“Colonialism also ushered in unbridled economic exploitation and sapped sub-Saharan cultures of their vitality. They became deprived of direction and internal impetus, and increasingly survived mainly as pageant and ceremonial. New ideas concerning individual accountability and individual reward, the spreading sense of individual vision and the ascendancy of self-interest in contrast with community interest as a basis of action, the growing sense of private power arising from self-action rather than clan direction, all of these atomizing factors, acting in concert, have loosened the internal bonds and efficacy of lineage-based clans.””To-day’s juxtaposition of diverse cultural strands in Africa, coupled with the general absence of an imperative culture, turns the people of Africa into cultural atoms, each person, it is true, imbued with cultural tendencies and cultural predispositions, but at the same time having open to him or her the attractions and the promise of every one of a rich and variegated landscape of cultures present. In this post-colonial era, when the power and authority of decision making lie with Africans themselves, there exists an embarrassment of riches in the shape of theories and methods upon which political and social decision makers can draw (Abraham 1992).”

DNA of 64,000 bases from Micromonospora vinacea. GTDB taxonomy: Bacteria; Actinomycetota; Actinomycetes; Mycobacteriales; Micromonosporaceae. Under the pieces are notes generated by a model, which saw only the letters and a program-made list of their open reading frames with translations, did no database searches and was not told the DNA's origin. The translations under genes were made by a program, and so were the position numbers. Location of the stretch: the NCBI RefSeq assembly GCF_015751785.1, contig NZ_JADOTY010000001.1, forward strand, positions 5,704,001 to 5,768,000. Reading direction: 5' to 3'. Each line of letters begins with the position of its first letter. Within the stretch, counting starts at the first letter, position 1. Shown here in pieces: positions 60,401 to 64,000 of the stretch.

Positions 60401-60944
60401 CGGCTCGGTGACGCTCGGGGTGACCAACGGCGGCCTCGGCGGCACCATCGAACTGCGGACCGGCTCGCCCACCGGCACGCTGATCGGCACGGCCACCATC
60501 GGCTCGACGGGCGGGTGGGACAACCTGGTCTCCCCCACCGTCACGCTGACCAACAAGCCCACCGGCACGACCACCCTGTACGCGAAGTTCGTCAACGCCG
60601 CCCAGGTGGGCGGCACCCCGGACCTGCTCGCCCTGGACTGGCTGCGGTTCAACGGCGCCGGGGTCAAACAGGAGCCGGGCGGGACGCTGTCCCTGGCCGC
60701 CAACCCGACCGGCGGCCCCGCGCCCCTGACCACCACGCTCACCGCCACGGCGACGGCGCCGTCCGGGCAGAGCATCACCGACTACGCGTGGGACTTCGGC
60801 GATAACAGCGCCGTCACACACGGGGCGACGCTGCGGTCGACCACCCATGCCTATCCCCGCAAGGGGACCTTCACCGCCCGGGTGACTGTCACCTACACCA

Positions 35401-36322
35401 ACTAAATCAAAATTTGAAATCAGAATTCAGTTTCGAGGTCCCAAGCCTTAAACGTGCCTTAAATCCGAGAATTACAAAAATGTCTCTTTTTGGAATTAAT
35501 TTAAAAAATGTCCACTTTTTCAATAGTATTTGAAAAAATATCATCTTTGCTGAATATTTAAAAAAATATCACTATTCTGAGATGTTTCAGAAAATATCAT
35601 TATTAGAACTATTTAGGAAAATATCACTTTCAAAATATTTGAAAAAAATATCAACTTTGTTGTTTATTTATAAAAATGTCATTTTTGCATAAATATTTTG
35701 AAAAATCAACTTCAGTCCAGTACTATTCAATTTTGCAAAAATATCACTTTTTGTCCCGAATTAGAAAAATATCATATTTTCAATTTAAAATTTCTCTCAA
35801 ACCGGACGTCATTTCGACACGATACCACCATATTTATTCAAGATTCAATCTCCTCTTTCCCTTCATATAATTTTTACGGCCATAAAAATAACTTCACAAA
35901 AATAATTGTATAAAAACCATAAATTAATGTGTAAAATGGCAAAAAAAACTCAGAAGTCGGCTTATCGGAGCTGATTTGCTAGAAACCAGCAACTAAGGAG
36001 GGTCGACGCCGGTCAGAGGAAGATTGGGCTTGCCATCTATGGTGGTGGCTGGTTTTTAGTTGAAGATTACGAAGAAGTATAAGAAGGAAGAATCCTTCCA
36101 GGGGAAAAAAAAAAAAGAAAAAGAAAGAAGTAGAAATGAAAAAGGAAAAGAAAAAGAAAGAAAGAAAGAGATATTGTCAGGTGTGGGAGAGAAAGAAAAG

Webliography and bibliography

Liu, Henry C K. 2001. “Tackle failed markets, not failed states.” Asia Times. (Liu 2001)

Liu traces a history of the term volk re: the nation state, power shifts, romanticism,

Abraham, W. Emmanuel. 1992. ‘Prologue: Crisis in African Cultures’, in Kwasi Wiredu and Kwame Gyekye, eds., Person and community: Ghanaian philosophical studies , Washington: Council for Research in Values and Philosophy, 1992.

Cheah, Pheng. 2003. Spectral Nationality: Passages of Freedom from Kant to Postcolonial Literatures of Liberation. Columbia University Press.)